March 11, 2019

Today's Top Alzheimer's News


A March 8, 2019 The Hill article reported that Maria Shriver attended the South by Southwest (SXSW) festival to talk about Alzheimer’s disease and women, trying to reach a younger audience. According to the article, ““I think there’s a lot to be done locally. There’s a lot to be done at kitchen tables in homes, in communities,” Shriver says when asked if there are any actions that could be taken by Congress. Noting she’s been to Capitol Hill twice to push lawmakers for increased research funding, Shriver says the battle includes “working with all the mayors of local cities, working with governors. And then ultimately my goal is to get a president who takes this on as an issue.””


According to a March 6, 2019 Medscape article, researchers found that adding memantine to treatment for Alzheimer’s disease, in combination with a selective serotonin reuptake inhibitor, may improve depressive symptoms, executive function and other outcomes in patients with depression and cognitive issues. The study, out of UCLA, is the first to look at memantine to treat such patients. “From day one, adding memantine was helpful for outcomes of depression, anxiety, apathy, and overall improvement, and was also helpful on cognitive outcomes at 12 months,” said Helen Lavretsky, MD of UCLA.


A March 10, 2019 The Wooded Path blog by Daniel C. Potts, MD, FAAN presented the short documentary, “Do You Know Me Now?” The doc examines the caregiver-patient relationship, and ways for care partners to connect with their loved ones beyond Alzheimer’s disease. According to the post, “The project highlights stories of people living with dementia and their loved ones who have found ways to connect — who have discovered joy, beauty and self-expression despite the losses. “Do You Know Me Now?” reminds us that while cognitive ability diminishes, deep personhood lives on.”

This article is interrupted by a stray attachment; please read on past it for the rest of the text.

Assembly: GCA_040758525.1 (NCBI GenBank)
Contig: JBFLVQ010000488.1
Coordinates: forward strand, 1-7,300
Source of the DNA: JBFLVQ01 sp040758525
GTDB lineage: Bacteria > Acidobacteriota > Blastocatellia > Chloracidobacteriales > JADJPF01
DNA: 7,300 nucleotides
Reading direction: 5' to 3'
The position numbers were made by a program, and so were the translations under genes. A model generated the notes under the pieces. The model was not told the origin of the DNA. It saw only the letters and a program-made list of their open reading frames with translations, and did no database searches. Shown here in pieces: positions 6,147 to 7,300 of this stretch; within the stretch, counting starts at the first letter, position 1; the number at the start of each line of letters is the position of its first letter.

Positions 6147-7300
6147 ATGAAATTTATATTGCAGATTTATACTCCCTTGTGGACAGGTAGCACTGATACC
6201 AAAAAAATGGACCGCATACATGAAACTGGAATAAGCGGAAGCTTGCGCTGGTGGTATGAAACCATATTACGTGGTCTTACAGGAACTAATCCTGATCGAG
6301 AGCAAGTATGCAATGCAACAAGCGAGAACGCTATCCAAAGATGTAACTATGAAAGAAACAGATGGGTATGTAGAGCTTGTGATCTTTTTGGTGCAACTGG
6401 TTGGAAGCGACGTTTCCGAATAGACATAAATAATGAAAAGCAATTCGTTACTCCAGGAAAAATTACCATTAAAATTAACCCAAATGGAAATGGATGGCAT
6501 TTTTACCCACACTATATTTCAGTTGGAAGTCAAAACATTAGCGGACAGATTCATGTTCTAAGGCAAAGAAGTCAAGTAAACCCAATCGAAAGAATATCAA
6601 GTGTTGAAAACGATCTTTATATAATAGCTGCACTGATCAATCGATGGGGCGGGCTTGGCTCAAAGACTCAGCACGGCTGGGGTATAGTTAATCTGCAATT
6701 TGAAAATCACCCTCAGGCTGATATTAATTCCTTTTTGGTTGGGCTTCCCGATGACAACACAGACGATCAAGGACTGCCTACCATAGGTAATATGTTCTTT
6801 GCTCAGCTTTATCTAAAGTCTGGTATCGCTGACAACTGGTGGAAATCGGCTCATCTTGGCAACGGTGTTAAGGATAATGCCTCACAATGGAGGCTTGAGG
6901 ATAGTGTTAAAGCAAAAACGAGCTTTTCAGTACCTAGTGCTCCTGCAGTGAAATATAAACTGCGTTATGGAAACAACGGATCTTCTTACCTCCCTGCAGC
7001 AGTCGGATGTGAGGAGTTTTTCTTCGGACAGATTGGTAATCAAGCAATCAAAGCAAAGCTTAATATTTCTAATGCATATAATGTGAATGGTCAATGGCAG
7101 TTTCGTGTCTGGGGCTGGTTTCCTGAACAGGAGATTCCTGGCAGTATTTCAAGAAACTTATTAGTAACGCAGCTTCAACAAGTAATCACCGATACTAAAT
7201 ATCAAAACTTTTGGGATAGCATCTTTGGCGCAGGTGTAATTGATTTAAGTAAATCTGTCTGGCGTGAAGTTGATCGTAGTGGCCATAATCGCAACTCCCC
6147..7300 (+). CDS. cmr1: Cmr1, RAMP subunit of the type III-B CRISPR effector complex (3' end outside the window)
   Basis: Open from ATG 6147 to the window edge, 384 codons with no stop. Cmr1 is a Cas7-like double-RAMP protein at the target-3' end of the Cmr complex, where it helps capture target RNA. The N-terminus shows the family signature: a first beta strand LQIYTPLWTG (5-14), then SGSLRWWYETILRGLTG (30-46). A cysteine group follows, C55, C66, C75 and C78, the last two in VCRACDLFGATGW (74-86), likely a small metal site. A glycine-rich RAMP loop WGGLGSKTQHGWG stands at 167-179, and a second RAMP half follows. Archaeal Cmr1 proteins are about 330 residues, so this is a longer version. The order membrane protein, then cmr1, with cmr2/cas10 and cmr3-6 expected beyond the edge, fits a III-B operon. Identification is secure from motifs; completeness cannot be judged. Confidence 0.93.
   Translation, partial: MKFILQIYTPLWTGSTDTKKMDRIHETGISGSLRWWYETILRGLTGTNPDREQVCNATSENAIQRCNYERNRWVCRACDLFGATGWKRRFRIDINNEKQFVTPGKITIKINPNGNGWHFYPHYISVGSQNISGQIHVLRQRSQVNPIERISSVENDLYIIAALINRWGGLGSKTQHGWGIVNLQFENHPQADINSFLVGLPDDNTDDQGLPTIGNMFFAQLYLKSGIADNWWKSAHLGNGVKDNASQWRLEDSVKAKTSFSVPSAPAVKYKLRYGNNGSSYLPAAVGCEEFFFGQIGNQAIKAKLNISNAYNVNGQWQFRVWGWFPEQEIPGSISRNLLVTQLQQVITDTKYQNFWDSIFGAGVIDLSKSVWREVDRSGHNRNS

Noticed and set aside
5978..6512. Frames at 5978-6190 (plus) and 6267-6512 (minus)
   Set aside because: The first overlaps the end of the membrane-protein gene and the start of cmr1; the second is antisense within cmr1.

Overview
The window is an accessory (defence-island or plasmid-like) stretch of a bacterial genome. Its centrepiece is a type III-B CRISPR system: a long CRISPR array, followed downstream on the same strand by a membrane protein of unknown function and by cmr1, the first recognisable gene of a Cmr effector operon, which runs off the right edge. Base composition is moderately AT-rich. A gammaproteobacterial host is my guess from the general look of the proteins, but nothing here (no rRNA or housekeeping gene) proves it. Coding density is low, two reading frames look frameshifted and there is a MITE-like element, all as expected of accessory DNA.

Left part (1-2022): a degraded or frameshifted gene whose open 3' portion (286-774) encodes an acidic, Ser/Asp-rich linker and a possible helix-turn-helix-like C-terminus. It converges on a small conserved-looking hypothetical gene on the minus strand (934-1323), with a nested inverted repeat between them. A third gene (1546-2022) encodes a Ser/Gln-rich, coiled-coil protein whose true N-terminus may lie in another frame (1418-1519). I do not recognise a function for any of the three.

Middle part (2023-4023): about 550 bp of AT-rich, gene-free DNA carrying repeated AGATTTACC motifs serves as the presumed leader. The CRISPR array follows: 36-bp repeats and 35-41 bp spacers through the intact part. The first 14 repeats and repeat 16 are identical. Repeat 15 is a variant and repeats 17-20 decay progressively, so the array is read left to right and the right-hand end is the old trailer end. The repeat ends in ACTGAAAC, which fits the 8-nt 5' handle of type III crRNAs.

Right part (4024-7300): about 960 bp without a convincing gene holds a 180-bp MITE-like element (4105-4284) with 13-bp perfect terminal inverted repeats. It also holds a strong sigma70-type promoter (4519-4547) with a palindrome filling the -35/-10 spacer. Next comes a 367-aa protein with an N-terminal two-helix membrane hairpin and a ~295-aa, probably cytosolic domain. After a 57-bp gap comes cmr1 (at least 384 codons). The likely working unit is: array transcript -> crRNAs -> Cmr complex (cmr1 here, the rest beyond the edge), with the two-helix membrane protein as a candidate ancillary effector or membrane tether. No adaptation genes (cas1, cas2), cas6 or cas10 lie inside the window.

A March 6, 2019 WATE ABC 6 broadcast video featured 15 year-old Alexa Austin, who was selected as a finalist in “The Future of Good” program for her work raising money for Alzheimer’s disease research. According to Austin, “My grandfather, JL Austin, was diagnosed with rapid-onset dementia and I would visit him every day. Whenever he couldn’t remember me it touched my heart, because it was my grandfather and we had always been close. So I decided to step-up and fundraise and help for a cure. And one day we will have a cure.”


A March 8, 2019 WBAY ABC 2 broadcast segment spotlighted the story of former Wisconsin governor Marty Schreiber, who is caring for his wife of over a half-century, who has Alzheimer’s disease. Schreiber speaks to caregivers, offering hope and wisdom from his book, “My Two Elaines - Learning, Coping and Surviving as an Alzheimer's Caregiver.” “It is so important to let go of the one you once loved and who is no more. But the question: What is the option? See, you can't argue with this disease,” said Schreiber.